Published on Academy of American Poets (https://poets.org)


The Deadman

	        After Marvin Bell

The Deadman speaks in sentences 
but rarely paragraphs.  He wears boots 
with silver buckles and walks 
without a sound.  His hat and coat 
exaggerate his height.  Unlike other 
wrestlers, the Deadman doesn’t need 
applause to prove that he exists.  
He mostly moves above the waist, 
his gestures plain from the back row.  
The Deadman’s x-rays always blur.  
Likewise MRIs, though he holds 
perfectly still.  He controls light 
and fire with his mind.  His burns 
are first degree.  The Deadman 
works 19 days a year, but only 6
of those are matches.  Even if 
he wrestles first, he’s still the main event.  
No matter where he dresses, 
the Deadman runs the locker room.  
He shakes hands because he must.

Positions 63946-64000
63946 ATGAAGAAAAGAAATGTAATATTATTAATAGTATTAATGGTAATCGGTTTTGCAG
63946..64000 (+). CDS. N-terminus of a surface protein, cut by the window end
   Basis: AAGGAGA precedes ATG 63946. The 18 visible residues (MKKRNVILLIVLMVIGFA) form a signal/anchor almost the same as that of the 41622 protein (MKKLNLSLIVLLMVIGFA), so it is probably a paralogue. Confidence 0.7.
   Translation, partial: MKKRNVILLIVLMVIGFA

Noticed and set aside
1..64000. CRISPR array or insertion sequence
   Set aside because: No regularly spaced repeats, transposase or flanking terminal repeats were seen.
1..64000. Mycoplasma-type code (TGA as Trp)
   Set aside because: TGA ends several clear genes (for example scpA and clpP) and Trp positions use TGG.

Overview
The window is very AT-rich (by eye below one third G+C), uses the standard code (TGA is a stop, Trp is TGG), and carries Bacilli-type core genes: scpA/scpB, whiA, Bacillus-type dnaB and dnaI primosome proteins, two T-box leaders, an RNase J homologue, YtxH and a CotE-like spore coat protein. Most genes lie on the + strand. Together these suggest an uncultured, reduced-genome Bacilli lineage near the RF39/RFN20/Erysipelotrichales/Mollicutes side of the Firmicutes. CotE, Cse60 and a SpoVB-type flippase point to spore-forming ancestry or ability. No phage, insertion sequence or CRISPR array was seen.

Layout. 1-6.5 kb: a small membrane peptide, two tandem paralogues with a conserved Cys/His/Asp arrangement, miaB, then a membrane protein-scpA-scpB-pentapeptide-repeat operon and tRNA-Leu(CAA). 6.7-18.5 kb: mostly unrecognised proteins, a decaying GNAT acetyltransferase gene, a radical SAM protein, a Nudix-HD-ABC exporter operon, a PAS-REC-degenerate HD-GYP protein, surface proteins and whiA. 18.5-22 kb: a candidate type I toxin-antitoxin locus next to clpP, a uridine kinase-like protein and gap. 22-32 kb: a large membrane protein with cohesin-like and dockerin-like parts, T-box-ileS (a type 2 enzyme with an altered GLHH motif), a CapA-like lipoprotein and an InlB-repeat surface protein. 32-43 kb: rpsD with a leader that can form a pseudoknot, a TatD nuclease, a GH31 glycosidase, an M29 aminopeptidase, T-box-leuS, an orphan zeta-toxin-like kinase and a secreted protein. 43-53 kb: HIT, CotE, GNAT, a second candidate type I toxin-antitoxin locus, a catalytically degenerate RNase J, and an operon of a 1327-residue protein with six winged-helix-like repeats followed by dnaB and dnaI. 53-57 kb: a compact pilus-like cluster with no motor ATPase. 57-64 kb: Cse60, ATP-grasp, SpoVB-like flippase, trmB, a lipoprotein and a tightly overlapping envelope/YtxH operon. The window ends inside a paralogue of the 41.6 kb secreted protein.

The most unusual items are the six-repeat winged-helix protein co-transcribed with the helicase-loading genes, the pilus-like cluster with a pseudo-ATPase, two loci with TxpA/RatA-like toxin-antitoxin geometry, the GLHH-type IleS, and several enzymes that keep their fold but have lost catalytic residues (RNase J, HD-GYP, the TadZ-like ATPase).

His palms are neither moist nor dry, 
hot nor cold.  His grip has nothing
left to prove.  The Deadman disappears 
at will, but he always returns.  
He did not invent his famous matches—
Hell in a Cell, Buried Alive—
but he perfected them.  The Deadman 
can be surprised, but never by himself.

Credit


Copyright © 2015 Carrie Shipers. Originally published in Conduit, Spring 2015. Used with permission of the author.

Author


Carrie Shipers

Carrie Shipers is the author of Family Resemblances (University of New Mexico Press, 2016). She teaches at Rhode Island College in Providence.

Date Published: 2017-09-11

Source URL: https://poets.org/poem/deadman